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ITE Transport and Logistics

A cold revolution: four factors driving Turkey’s cold chain

Turkey is currently enjoying exciting growth in its cold chain sector. Though not as developed as nations, such as those in the EU, there are a number of important factors pushing Turkey towards becoming one of Eurasia’s leading cold chain countries.  
Investment and growth in key food and beverage areas
A number of food and drink sectors that rely on cold chain for distribution have grown in recent years. For example, dairy, fruit and vegetables plus meat and poultry have seen significant investment since the global financial crisis in 2008.
A 2014 report by the Republic of Turkey Prime Investment Support and Promotion Agency (ISPAT) revealed which of these areas enjoyed the highest levels of investment. 2010 investment levels, as detailed in the 2014 report, for key cold chain supported agricultural sectors included:
• TL 1.4 billion ($506.6 million) – Dairy
• TL 307 million ($104.9 million) – Fruit & Vegetables
• TL 200 million ($68.3 million) – Poultry
• TL 139 million ($47.5 million) – Meat Poultry
This is coupled with a growing demand for food amongst Turkey’s growing population. Food demand grew 14% p.a. during the period 2007-2012 and this is estimated to maintain a growth rate of 6% 2012-2017. 
An increase in food demand should be countered by an expanded distribution network – something that Turkey has reacted to by exhibiting growth in its cold chain sector. Many projects are taking the form of railway expansion. The BTK railway, linking Turkey via Kars to Tbilisi in Georgia and Baku in Azerbaijan is one example. DHL has also pledged itself to a new trade-corridor from Turkey’s European borders in Istanbul to Lianyungang in North-East China. 
Population and urbanisation continues to grow
The rapid urbanisation of Turkey is simultaneously driving up food demand and growth in the cold chain sector. In 1950, only 25% of the country’s population lived in urban areas. Fast forward to the present day and over three quarters of Turkish citizens live in areas of high urban development.
Turkey has well over 50 cities with a population of over 100,000 people, including the country’s largest Istanbul with over 14 million citizens. Other major cities, such as the capital Ankara, Izmir and Bursa, all have populations of over a million people and show little signs of slowing. 
The current population of Turkey is close to hitting 80 million people. As of February 2016, Turkey’s population stands at 79,262,160 based on United Nation estimates. Population growth is forecast at around 1.3% by the World Bank. A larger population means a greater demand for fresh food, as outlined above. Therefore, it is only logical to say that Turkey’s cold chain sector will increase in size alongside the general population.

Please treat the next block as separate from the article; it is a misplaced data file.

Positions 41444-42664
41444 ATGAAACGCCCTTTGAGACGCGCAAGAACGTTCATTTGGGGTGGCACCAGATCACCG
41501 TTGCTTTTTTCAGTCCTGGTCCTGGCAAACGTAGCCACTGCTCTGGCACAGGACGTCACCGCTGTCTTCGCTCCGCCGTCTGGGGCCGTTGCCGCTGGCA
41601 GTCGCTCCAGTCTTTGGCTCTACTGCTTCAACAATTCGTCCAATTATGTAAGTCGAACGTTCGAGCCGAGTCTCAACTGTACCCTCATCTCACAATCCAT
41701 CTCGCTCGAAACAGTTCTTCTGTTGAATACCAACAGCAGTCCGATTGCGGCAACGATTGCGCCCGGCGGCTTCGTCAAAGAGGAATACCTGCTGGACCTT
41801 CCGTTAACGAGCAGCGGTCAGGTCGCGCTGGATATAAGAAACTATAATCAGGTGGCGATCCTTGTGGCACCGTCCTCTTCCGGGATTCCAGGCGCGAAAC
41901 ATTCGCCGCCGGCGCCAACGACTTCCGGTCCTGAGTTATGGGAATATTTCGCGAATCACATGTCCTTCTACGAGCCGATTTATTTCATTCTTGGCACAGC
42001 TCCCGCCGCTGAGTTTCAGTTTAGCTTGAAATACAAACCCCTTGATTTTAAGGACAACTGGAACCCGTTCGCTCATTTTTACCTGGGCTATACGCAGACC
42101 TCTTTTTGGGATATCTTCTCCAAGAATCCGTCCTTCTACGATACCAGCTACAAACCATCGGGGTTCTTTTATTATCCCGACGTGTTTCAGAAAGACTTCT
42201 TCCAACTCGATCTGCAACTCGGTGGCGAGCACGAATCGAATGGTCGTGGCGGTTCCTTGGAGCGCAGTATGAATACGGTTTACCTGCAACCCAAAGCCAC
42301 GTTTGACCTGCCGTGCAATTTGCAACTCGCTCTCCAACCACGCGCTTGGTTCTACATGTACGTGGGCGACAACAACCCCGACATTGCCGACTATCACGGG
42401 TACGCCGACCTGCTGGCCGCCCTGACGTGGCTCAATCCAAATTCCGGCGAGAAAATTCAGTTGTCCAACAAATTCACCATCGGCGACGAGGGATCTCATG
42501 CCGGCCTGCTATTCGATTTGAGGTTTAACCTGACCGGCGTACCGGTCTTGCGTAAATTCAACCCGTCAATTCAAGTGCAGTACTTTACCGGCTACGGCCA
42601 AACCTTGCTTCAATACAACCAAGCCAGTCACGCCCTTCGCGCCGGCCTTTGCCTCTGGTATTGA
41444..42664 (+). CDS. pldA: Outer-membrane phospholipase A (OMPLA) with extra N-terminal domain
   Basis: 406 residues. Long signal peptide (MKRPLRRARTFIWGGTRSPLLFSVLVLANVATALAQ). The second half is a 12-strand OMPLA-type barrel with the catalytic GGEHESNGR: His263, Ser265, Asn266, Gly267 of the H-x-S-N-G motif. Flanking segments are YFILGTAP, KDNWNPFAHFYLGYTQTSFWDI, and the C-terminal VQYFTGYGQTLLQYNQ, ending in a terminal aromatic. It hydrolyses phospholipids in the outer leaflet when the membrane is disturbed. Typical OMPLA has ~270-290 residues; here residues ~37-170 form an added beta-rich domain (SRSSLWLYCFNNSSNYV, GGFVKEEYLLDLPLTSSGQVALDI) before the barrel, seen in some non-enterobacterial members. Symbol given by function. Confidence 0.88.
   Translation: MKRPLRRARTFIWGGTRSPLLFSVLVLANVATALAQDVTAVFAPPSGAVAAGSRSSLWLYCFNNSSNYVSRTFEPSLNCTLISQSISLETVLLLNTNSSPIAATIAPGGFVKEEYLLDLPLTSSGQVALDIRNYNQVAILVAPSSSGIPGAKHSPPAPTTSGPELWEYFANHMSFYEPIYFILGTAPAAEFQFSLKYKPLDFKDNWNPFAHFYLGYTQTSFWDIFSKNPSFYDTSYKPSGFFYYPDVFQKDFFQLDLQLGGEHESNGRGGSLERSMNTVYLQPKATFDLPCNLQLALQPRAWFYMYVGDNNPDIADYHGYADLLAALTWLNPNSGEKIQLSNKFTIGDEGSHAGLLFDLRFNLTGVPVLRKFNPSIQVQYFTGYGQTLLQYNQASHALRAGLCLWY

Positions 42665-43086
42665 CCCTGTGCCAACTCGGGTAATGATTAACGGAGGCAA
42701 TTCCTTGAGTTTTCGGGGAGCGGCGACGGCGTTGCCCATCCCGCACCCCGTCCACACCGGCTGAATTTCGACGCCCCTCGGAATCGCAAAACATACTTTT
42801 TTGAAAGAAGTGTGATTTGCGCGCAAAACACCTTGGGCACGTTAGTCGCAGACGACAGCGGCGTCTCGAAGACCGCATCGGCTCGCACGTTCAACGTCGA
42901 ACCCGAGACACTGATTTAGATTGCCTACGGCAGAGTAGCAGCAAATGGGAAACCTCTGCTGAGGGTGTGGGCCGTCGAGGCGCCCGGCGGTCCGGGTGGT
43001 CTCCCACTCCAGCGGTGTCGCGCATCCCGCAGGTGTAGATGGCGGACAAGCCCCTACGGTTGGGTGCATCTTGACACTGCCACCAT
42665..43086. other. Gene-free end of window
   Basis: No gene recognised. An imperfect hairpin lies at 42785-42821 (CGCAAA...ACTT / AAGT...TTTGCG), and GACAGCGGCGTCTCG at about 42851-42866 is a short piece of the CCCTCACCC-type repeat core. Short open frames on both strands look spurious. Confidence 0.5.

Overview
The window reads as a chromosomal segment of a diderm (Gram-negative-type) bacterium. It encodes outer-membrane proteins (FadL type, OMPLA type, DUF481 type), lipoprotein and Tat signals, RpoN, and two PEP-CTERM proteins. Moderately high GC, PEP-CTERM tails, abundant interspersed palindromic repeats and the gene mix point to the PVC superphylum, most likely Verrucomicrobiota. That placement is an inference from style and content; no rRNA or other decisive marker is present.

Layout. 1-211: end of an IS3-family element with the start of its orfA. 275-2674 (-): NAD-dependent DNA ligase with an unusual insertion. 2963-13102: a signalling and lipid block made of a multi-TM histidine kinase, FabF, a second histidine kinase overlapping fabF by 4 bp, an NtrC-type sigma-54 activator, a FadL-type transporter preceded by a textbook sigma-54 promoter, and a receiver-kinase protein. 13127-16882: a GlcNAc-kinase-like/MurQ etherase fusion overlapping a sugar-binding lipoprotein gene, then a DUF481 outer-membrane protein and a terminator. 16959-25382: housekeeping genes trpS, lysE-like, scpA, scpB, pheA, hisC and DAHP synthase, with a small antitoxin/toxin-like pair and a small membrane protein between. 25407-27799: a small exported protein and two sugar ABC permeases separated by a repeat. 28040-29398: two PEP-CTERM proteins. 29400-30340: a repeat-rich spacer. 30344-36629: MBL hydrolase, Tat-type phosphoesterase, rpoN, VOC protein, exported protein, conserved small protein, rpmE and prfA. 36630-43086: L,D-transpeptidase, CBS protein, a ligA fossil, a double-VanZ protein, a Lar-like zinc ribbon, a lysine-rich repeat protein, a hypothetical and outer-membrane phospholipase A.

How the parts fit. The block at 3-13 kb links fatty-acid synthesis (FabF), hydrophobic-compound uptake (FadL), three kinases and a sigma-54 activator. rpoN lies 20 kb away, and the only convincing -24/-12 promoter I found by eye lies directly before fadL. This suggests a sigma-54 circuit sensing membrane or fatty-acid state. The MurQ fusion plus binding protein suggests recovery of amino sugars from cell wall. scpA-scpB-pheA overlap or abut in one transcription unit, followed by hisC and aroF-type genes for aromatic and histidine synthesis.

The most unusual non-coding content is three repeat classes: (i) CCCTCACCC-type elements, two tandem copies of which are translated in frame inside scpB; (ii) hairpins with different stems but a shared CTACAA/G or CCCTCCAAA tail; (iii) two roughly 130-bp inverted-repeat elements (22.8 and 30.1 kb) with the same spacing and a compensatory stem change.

An almost untapped cold chain market
The cold chain market structure in Turkey is different when compared with other developed nations. A prevailing trend is food companies operating their own cold chain. However, inefficiencies and delays often means they are willing to outsource this to dedicated operators.
Logistics players, in the past, have been fragmented with subscale and substandard offerings, according to the ISPAT. This has left a gap in the market to be exploited by more professional outfits and has allowed for greater expansion. 
Cold chain has been regarded as an important area for development by the ISPAT. As such, a number of incentives have been developed. One of these has been an increase in funding towards the development infrastructure in agriculture. 
Another factor at play is the Turkey 2023 initiative. This was established in 2010 as a set of economic, foreign policy, transport, energy and tourist industry goals. One of the key economic targets was to increase exports to $500 million by 2023. 
The food industry is playing a huge role towards achieving this. As one of the world’s largest producers of food and agricultural products, Turkey requires a strong cold chain sector in order to make sure its perishable products are distributed quickly and efficiently, in particular to Eurasian destinations such as Azerbaijan, as well as EU member states.
A growing supermarket sector
The food retailing landscape in Turkey is evolving more towards Western models. The major supermarket chain operators, including BİM, Migros Ticaret and Yildiz Holdings, all posted double digit growth and an increase in both store capacity and revenues from 2014 onwards. 
One aspect of the Turkish supermarket market that remains important for cold chain operators is the desire amongst customers for fresh products. Food is regularly purchased and eaten on the day, in preference to taking it home and storing it, in Turkey. As such, major and minor stores require stock to be delivered in top condition for customers to consume. This is one of the key areas influencing cold chain growth in the country. 
According to a report from international research firm Euromonitor, Turkish consumers have developed a growing taste for imported products. As such, many items from domestic companies are being replaced on the shelves by multi-national branded alternatives. An increasing taste for international products means cold chain operations have had to step up to cope with growing demand.
Growth, growth and more growth – the future of cold chain in Turkey
The story of growth in Turkey is actually the story of growth in a number of societal and economic sectors, as outlined above. If these areas continue to enjoy growth, then so too will cold chain in Turkey making it a hot destination for cold business.


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